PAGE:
Select Committee on Constitutional Affairs Fourth Report

2  The decision to end funding for Specialist Support Services


5. Specialist Support began as a pilot scheme in 2000. It was created in response to the report Access to Legal Services: The Contribution of Alternative Approaches by the Policy Studies Institute. The report suggested a need for alternative and innovative approaches to improve the delivery of publicly funded legal and advice services, in terms of both public access and quality.[1] Following an evaluation of the pilot scheme, the LSC let mainstream contracts for Specialist Support services in April 2004. The pilots were funded from the Civil Top Slice Budget.

6. Based on national provision and a tendering process, 17 organisations in England and 2 in Wales were granted contracts to provide specialist support running for a period of three financial years until March 2007[2] in England and January 2008 in Wales and with a budget of approximately £3m per annum. Nationally, these consist of 11 not-for-profit organizations, 5 solicitors' firms and 3 barristers' chambers.[3]

7. The services that were provided included the following:

  • Advice via telephone, fax, email and letter;
  • Support with casework;
  • Training Events;
  • Direct Casework;
  • Direct Supervision.[4]

8. Support was provided in the following categories of law: Community Care; Debt; Employment; Housing; Human Rights; Immigration; Mental Health; Public Law and Welfare Benefits.

9. As part of the Review of Top Slice,[5] providers of Specialist Support Services together with stakeholders such as the Law Society and LAPG were invited to give their views on the extent to which: Specialist Support Services met the LSC Corporate Priorities; were compatible with the LSC's vision for the Community Legal Service and demonstrated value for money, over a 7-week period (18th August to the 30th September 2005).

The decision making process

10. Following the consultation, the LSC made the decision to end Specialist Support Services. The providers were given six months notice and informed that the service would cease in July 2006. In oral evidence to the Committee, Mr Harvey admitted that the consultation strategy was flawed, since at no point prior to the decision being made were the relevant stakeholders informed that one option was to cease funding Specialist Support Services.[6] Mr Harvey also admitted that the Commission made the decision without consulting the Welsh Assembly (which contributes funding to advice provision in Wales).[7]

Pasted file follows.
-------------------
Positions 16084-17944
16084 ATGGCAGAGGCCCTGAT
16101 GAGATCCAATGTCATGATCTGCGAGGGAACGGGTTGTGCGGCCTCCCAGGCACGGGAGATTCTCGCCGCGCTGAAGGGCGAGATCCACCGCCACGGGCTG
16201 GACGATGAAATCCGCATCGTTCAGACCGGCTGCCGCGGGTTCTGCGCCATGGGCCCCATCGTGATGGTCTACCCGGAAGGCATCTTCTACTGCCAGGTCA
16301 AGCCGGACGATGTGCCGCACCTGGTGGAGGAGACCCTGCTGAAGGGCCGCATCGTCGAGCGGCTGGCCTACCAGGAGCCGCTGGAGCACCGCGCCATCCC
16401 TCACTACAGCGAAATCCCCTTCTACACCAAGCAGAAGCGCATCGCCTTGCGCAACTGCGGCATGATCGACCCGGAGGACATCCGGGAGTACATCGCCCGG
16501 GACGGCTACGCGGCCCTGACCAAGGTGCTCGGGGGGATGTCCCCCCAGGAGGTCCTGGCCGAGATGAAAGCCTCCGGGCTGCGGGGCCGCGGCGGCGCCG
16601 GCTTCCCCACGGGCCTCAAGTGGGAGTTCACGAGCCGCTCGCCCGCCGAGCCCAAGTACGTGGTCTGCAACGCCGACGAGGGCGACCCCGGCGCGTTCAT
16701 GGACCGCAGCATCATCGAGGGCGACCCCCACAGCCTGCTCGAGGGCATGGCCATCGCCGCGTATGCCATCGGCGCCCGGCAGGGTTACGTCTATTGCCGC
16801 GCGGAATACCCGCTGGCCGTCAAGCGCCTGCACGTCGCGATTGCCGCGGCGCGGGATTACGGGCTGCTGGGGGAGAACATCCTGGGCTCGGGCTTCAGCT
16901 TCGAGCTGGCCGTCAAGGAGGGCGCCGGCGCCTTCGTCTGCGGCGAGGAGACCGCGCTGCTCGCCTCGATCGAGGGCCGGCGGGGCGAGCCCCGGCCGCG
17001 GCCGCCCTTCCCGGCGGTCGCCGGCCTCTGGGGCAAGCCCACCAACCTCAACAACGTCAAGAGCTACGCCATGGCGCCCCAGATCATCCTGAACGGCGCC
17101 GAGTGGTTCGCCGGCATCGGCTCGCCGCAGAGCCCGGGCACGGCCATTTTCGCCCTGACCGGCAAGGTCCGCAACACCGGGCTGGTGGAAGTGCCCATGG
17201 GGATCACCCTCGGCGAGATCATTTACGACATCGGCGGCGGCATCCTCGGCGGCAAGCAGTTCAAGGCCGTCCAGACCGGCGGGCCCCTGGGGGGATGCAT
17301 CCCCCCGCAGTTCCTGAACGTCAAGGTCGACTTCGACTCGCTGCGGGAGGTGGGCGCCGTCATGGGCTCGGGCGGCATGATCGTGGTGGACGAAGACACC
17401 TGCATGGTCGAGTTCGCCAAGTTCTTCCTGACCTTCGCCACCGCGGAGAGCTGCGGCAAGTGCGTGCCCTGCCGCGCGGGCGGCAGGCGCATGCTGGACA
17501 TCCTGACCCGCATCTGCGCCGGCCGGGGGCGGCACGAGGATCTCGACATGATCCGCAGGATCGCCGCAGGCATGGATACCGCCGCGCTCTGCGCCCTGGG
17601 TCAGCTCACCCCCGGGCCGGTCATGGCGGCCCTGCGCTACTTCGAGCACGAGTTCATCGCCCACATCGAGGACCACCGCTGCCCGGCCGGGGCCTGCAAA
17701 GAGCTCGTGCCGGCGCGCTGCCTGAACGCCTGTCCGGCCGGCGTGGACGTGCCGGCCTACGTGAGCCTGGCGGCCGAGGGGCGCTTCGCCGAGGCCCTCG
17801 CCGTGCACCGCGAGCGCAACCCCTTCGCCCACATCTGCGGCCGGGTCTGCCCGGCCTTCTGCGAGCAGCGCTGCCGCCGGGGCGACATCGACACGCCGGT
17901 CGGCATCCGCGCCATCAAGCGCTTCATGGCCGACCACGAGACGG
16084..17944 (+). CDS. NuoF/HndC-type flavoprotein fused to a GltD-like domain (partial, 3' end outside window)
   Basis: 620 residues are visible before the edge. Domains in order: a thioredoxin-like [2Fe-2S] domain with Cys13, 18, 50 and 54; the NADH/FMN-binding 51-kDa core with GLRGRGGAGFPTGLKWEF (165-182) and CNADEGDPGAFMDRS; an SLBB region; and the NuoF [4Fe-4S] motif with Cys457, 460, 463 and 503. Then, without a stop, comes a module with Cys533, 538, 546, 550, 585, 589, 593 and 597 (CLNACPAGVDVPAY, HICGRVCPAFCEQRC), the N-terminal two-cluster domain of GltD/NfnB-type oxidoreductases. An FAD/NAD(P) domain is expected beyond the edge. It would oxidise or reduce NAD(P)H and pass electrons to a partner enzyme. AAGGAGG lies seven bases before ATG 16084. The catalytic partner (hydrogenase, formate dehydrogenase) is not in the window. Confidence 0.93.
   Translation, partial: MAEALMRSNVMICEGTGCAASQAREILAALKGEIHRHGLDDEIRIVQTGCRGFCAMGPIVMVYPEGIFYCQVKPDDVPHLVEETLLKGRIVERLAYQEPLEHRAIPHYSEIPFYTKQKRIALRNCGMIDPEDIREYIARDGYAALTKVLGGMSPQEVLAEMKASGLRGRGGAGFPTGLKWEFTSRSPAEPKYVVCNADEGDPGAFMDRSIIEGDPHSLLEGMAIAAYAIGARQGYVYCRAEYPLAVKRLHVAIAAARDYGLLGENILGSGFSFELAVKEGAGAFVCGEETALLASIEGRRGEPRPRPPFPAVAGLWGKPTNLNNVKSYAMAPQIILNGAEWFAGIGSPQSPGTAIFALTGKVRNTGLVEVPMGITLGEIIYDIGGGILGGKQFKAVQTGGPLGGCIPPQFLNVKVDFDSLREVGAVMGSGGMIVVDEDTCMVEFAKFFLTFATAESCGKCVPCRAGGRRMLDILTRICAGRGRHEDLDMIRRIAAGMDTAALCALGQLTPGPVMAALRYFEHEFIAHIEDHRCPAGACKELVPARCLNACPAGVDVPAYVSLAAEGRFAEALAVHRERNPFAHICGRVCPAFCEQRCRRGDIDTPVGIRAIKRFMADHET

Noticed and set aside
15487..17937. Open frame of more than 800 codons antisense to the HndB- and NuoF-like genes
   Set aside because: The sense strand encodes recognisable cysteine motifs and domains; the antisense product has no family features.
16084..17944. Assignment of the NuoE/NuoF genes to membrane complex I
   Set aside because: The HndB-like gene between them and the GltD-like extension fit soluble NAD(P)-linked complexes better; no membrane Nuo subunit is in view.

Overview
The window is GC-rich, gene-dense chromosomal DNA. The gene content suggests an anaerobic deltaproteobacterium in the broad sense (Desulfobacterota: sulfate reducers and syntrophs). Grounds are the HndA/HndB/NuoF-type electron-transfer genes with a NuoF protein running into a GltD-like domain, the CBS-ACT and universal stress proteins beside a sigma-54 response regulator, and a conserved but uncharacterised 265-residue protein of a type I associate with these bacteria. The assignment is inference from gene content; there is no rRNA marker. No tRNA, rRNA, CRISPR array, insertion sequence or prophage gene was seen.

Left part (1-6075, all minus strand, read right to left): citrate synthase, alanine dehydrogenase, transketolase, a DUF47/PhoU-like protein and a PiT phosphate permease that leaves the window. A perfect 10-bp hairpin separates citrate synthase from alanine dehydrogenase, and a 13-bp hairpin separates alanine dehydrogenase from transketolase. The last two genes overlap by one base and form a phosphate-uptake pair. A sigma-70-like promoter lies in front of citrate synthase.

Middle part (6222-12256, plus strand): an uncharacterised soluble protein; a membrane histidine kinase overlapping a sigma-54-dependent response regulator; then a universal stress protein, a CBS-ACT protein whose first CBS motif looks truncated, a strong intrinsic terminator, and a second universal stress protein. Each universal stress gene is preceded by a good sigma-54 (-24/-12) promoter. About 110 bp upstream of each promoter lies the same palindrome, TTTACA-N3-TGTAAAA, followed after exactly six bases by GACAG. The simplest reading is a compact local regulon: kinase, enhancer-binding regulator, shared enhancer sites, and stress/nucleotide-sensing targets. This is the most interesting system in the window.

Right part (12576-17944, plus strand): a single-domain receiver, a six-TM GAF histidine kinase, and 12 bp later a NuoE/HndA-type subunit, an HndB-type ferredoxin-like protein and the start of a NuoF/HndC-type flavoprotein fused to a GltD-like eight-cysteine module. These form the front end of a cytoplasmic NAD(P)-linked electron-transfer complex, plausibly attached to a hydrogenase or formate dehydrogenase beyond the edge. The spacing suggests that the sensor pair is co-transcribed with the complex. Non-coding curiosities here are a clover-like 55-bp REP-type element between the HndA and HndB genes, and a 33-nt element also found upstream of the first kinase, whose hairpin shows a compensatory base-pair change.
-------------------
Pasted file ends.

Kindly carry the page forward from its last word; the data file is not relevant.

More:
11. Although ministers were told of the decision, the policy was formed by the LSC.[8] On 2 February 2006, in an Adjournment debate, the Parliamentary Under-Secretary of State, Bridget Prentice MP, said:

    [I]nitially, I shared some of the concerns about withdrawal of funding, so I understand why it worries my hon. Friend and other Members who are here, particularly those from Wales […] I will continue to monitor the situation carefully and would be very pleased to hear feedback from them [Members] on how the proposals have impacted on their constituents.[9]

Evidence from providers

12. A large number of submissions to us from stakeholders, many of them providers of Specialist Support Services, criticised the decision to end the service. Many also complained about the decision making process. The Legal Aid Practitioner Group pointed out that:

The Joint Council for the Welfare of Immigrants stated:

    Our concerns are two-fold. Firstly we are advising practitioners in an area of law, immigration and asylum, which is increasingly complex given the rate of legislation and plethora of new rules in recent years. One effect may be that non-specialist legal advisers, particularly those working in isolated conditions in smaller legal firms and voluntary organisations, may not be able to continue offering advice in these areas of law if they cannot readily access the expertise and support of their specialist peers. Secondly, we are concerned that this will in turn impact on the ability of a generally vulnerable group, immigration and asylum applicants, to access high quality advice. We are concerned at the potential impact of this decision on those who, by nature of their migrant status, may run a greater risk of poverty, disadvantage and exclusion.[11]

Citizens Advice, Child Poverty Action Group and London Advice Services posed the question "is it not a huge waste of public money to pilot a scheme for 3 years, carry out a thorough evaluation and award 3 year contracts based on that evaluation and then cut the service?".[12]

1   Ev 10 Back

2   The English based specialist pilots started in 2001 but the Wales Specialist Support Service did not start until July 2002. Whilst 3-year contracts were awarded to English based agencies in 2004, the pilot in Wales did not end until 31 January 2005 and new 3-year contracts were granted to Welsh agencies from 1 February 2005 Back

3   Ev 10 Back

4   Ibid Back

5   The 'Top Slice' budget was set up as part of the newly created Legal Services Commission (LSC) in 2000. The budget covers payments from the Community Legal Service (CLS) Fund on a number of experimental initiatives not already covered by other areas of the legal aid scheme. The review of the Top Slice Budget was undertaken to determine whether these initiatives, some of which started some time ago, should continue to command Top Slice funding Back

6   Qq 1, 39, 49 Back

7   Qq 69-71 Back

8   Q 25 Back

9   HC Deb, 2 February 2006, cols 575-578 Back

10   Ev 14 Back

11   Ev 18 Back

12   Ev 21 Back

previous page contents next page

House of Commons home page Parliament home page House of Lords home page search page enquiries index

© Parliamentary copyright 2006
Prepared 14 March 2006